• For cytogenomic microarray analyses, see 81228, 81229, 81405, 81406.
• For long QT syndrome gene analyses, see 81280, 81282 

81412 Ashkenazi Jewish associated disorders (eg, Bloom syndrome, Canavan disease, cystic fibrosis, familial dysautonomia, Fanconi anemia group C, Gaucher disease, Tay-Sachs disease), genomic sequence analysis panel, must include sequencing of at least 9 genes, including ASPA, BLM, CFTR, FANCC, GA, HEXA, IKBKAP, MCOLN1, and SMPD1

81432 Hereditary breast cancer-related disorders (eg, hereditary breast cancer, hereditary ovarian cancer, hereditary endometrial cancer); genomic sequence analysis panel, must include sequencing of at least 14 genes, include ATM, BRCA1, BRIP1, CHD1, MLH1, MSH2, MSH6, NBN, PALB2, PTEN, RAD51C, STK11, and TP53

81433 Hereditary breast cancer-related disorders (eg, hereditary breast cancer, hereditary ovarian cancer, hereditary endometrial cancer); duplication/deletion analysis panel, must include analyses for BRCA1, BRCA2, MLH1, MSH2, and STK11

81434 Hereditary retinal disorders (eg, retinitis pigmentosa, Leber congenital amaurosis, cone-rod dystrophy), genomic sequence analysis panel, must include sequencing of at least 15 genes, including ABCA4, CNGA1, CRB1, EYS, PDE6A, PDE6B, PRPF31, PRPH2, RDH12, RHO, RP1, RP2, RPE65, RPGR, and USH2A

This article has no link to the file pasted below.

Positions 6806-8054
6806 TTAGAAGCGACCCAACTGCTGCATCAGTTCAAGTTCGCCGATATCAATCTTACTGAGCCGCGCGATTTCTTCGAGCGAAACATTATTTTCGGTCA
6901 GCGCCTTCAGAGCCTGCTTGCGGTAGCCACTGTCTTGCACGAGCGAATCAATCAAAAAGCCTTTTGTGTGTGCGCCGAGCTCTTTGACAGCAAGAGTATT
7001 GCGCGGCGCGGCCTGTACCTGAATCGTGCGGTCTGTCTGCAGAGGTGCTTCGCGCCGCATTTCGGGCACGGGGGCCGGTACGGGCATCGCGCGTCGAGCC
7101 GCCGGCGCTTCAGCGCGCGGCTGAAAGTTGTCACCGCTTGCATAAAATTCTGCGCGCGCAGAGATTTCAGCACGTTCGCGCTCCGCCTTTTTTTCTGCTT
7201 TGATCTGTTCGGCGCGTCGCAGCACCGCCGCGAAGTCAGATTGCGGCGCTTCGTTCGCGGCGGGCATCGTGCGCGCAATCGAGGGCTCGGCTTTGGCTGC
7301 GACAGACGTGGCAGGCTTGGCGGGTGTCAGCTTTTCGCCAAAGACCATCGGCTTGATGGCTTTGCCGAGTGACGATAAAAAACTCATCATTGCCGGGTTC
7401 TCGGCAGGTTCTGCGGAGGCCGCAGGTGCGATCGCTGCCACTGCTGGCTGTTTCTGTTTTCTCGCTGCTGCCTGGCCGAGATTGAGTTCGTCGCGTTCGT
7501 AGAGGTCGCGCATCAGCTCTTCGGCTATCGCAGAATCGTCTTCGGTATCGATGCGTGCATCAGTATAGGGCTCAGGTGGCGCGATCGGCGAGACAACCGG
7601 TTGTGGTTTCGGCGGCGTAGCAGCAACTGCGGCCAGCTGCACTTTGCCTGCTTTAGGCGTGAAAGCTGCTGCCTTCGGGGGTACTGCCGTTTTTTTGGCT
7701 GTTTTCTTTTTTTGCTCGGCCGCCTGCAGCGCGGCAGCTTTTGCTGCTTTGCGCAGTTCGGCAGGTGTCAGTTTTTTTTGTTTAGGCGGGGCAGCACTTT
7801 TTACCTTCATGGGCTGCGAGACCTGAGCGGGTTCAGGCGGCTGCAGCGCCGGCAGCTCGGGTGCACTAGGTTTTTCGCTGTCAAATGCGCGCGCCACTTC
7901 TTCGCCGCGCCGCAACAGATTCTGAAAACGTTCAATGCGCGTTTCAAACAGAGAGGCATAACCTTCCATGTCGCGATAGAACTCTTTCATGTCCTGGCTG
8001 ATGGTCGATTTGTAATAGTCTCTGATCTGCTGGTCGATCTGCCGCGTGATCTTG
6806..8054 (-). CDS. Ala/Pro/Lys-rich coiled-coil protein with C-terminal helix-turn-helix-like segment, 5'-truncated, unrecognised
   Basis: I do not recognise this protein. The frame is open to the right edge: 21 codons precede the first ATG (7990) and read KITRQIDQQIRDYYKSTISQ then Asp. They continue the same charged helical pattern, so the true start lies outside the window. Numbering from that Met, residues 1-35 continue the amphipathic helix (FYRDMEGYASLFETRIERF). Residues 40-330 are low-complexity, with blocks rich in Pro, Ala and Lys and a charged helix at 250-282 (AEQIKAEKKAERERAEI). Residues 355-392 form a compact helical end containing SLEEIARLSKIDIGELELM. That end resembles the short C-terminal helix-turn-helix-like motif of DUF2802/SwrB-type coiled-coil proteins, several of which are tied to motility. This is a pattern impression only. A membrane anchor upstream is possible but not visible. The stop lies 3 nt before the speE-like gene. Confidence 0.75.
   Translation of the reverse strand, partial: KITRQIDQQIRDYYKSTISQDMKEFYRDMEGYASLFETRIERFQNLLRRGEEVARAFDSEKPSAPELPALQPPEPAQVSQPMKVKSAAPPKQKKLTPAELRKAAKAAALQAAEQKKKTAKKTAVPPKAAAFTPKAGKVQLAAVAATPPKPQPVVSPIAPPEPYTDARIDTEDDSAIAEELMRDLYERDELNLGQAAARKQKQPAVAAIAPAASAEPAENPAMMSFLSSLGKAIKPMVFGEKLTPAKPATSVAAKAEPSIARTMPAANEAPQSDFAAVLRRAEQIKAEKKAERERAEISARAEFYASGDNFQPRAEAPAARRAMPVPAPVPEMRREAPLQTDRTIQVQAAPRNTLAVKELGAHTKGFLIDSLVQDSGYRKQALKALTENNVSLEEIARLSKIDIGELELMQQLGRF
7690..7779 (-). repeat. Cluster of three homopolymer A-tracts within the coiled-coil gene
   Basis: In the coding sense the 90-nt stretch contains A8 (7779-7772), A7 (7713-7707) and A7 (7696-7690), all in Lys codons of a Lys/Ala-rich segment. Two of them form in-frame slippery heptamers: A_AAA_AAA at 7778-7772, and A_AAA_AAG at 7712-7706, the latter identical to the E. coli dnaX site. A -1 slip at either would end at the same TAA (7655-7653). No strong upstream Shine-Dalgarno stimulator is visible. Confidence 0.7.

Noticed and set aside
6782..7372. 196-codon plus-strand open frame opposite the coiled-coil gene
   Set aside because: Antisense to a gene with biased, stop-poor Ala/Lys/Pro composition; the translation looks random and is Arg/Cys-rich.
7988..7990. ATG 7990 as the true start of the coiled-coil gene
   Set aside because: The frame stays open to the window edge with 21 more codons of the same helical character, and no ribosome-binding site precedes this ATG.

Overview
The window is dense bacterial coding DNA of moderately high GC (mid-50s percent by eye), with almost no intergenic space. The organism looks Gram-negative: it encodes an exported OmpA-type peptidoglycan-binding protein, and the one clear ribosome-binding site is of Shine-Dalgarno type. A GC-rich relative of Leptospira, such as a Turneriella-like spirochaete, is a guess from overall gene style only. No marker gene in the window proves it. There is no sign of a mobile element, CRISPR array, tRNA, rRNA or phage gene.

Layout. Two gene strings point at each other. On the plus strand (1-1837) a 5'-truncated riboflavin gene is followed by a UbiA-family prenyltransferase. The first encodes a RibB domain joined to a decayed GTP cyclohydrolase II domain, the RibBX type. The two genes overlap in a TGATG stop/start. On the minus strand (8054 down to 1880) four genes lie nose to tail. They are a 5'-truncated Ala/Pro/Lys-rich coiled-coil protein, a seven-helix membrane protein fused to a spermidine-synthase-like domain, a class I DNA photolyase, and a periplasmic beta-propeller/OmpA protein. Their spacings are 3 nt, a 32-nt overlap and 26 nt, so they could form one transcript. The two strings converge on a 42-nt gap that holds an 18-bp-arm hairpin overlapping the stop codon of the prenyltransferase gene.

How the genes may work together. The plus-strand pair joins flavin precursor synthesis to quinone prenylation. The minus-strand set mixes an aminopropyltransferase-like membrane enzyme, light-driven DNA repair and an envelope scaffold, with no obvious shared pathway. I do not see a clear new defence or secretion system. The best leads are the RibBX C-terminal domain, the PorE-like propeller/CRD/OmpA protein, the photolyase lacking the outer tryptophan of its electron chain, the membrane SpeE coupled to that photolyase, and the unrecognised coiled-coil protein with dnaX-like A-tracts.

81437 Hereditary neuroendocrine tumor disorders (eg, medullary thyroid carcinoma, parathyroid carcinoma, malignant pheochromocytoma or paraganglioma; genomic sequence analysis panel, must include sequencing of at least 6 genes, including MAX, SDHB, SDHC, SDHD, TMEM127, and VHL

81438 Hereditary neuroendocrine tumor disorders (eg, medullary thyroid carcinoma, parathyroid carcinoma, malignant pheochromocytoma or paraganglioma; duplication/deletion analysis panel, must include analyses for SDHB, SDHC, SDHD, and VHL

81442 Noonan spectrum disorders (eg, Noonan syndrome, cardio-facio-cutaneous syndrome, Costello syndrome, LEOPARD syndrome, Noonan-like syndrome), genomic sequence
analysis panel, must include sequencing of at least 12 genes, including BRAF, CBL, HRAS, KRAS, MAP2K1, MAP2K2, NRAS, PTPN11, RAF1, RIT1, SHOC2, and SOS1